JB: In my first scene, Ethel and George are already interested in one another, and he's giving her a song that he took from his sister Josie. I already have to play that something exists there, and it's Ethel's first entrance. That's the first time we see her, but it's quick because five weeks later he proposes. During an intermission. But you get the sense that's the way he really was. He was always operating. He was so in the moment. He was that kind of guy; he wrote, composed, directed, produced, starred. I guess you could say he was a megalomaniac.
I never really realized it, but he really did create Broadway. I mean there was Ziegfeld, he created the spectacle, but that was in the revue form. George M. really developed the book musical.
DEH: What do you think drew the creators of this show (co-authors David Armstrong and Albert Evans) to do a new musical about George M. Cohan? The 1968 stage musical George M! was a huge personal hit for Joel Grey, but it is seldom revived.
JB: I think that's not a very strong show in itself. I think what they wanted to do was to tell the truth of Cohan's story, and employ his music in the telling of it. George M's story is much more interesting when you know the truth of it. He was a very tough man, and to us nowadays we're interested in flaws. Cohan's shows didn't reflect the complexity of his own life. He had a big fight with the Actors Equity Association, which he lost and that's explored. And the whole angle about theatre families back then. I was looking at a fascinating book that starts with the late 1800s, George M's period, through the thirties and the end of vaudeville and burlesque. Everyone was a family: Fred and Adele Astaire, The Barrymores, Gypsy Rose Lee and June Havoc. Nowadays one member of a family goes into show business, and they are the black sheep. It's more common to see that. But theatre families were theatre families because if you did theatre you were set apart from other people. It wasn't necessarily considered a respectable profession. It was an outcast profession. Entertainers had to travel, they had tough lives. And it was an era when people stayed in the profession of their family, as opposed to the big American dream of you can be anything you want. My Grandmother was a pushcart peddler, my brother's Doctor. The American dream.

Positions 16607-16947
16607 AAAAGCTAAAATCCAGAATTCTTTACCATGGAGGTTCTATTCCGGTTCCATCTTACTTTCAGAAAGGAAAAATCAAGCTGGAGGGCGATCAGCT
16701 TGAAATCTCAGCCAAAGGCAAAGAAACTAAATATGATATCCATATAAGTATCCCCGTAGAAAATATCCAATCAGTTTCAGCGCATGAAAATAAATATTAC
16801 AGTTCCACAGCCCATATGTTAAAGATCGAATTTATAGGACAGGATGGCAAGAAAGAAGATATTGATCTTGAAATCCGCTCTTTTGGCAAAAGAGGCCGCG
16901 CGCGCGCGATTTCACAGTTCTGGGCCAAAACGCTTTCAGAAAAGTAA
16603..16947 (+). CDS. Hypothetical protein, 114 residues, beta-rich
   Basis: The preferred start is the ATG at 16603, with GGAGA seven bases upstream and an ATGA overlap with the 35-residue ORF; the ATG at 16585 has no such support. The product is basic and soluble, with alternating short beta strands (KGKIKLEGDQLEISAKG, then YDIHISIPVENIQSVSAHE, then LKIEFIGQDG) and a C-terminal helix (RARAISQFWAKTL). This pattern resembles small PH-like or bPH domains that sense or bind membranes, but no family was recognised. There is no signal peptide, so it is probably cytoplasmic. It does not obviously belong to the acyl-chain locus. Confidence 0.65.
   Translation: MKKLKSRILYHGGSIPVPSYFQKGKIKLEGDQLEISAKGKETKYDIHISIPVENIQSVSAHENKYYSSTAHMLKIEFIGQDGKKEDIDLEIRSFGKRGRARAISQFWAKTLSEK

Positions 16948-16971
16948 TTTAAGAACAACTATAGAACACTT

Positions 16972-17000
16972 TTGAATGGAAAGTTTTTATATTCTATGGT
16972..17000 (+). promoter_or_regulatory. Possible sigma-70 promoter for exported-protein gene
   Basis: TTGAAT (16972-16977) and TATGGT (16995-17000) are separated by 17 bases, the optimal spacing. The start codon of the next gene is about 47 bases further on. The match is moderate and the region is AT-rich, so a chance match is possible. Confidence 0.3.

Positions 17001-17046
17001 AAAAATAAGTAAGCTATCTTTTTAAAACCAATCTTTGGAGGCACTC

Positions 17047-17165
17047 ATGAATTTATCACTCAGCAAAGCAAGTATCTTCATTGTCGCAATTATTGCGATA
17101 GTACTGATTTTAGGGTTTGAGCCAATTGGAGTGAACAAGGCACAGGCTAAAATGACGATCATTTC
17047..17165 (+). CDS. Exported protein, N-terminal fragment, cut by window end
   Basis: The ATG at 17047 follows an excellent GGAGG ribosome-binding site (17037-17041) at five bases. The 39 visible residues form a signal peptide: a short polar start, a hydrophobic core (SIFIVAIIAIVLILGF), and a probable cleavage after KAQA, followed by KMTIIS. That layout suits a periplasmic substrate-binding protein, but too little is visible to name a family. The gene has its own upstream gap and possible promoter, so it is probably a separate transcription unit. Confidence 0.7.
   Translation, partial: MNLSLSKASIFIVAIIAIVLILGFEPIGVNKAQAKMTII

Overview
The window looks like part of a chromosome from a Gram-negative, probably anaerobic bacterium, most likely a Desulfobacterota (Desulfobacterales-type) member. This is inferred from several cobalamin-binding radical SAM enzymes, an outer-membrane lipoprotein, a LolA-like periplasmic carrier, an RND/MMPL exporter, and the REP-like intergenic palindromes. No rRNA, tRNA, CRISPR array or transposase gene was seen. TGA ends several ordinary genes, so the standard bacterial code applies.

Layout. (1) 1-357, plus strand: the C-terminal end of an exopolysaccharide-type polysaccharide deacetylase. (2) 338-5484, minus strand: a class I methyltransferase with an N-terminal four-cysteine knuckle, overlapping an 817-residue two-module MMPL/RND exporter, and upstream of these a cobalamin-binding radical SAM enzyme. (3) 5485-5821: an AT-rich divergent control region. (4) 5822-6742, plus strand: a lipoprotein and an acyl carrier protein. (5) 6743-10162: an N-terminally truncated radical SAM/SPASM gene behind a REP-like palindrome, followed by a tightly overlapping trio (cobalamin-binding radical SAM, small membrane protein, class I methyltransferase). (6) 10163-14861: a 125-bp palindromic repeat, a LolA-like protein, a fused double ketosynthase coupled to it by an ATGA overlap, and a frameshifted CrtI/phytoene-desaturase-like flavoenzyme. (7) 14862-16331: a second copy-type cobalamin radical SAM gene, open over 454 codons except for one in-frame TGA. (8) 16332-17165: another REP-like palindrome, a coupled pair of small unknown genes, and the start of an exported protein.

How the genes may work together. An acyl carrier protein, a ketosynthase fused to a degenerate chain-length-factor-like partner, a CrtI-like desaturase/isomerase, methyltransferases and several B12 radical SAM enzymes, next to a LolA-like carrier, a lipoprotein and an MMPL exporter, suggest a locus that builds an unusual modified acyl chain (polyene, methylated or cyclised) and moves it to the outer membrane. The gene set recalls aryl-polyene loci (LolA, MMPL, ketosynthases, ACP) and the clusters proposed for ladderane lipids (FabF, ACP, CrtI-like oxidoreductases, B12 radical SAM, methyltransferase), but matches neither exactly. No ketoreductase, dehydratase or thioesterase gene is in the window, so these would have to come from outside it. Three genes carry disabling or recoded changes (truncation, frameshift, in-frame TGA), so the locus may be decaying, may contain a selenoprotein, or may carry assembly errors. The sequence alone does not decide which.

DEH: What are some of your songs in the show?
JB: I do a great song called "Pick Up Your Dreams and Go" which Albert wrote the lyrics to from a Cohan melody, and it fits into the story. I do a signature song of Ethel's, "I Was Born In Virginia," and "So Long, Mary," which is really like a predecessor to "Hello, Dolly!". And I sing in a lot of the other numbers. Oh! And as Georgette I do a scene where she comes in and upsets things by singing a sort of scat version of "Yankee Doodle Dandy." Georgette is really a kind of a chip off the old block, which, when it comes to George M. means that she is really aggressive and self-involved. It's a fun challenge to play this mother and daughter.
DEH: Just prior to your starting rehearsals you had a pretty wonderful personal success in New York City Opera's Sweeney Todd. I read some real rave reviews.
JB: Oh thank you! I didn't really see them. I sort of heard through the grapevine. I'm so pleased. The best part of that was, I can't even say Mr. Sondheim because he said "Please call me Steve." I feel so funny referring to him as my friend Steve, but he was so accessible to me, and he was so pleased with what I was doing, and to me that's the biggest goal, to please the creator of the piece. That show was life changing. I didn't expect the Beggar Woman would be that for me. It's like a person that you knew of their existence peripherally for like twenty-five years, and knew that there might be something potentially interesting, but you never paid attention to them. And the one day you happen to engage in conversation and your soul connection to them makes you soulmates forever. And that's the way I felt about getting to know this Beggar Woman. She turned out to be one of my favorite roles, and I never would have imagined it.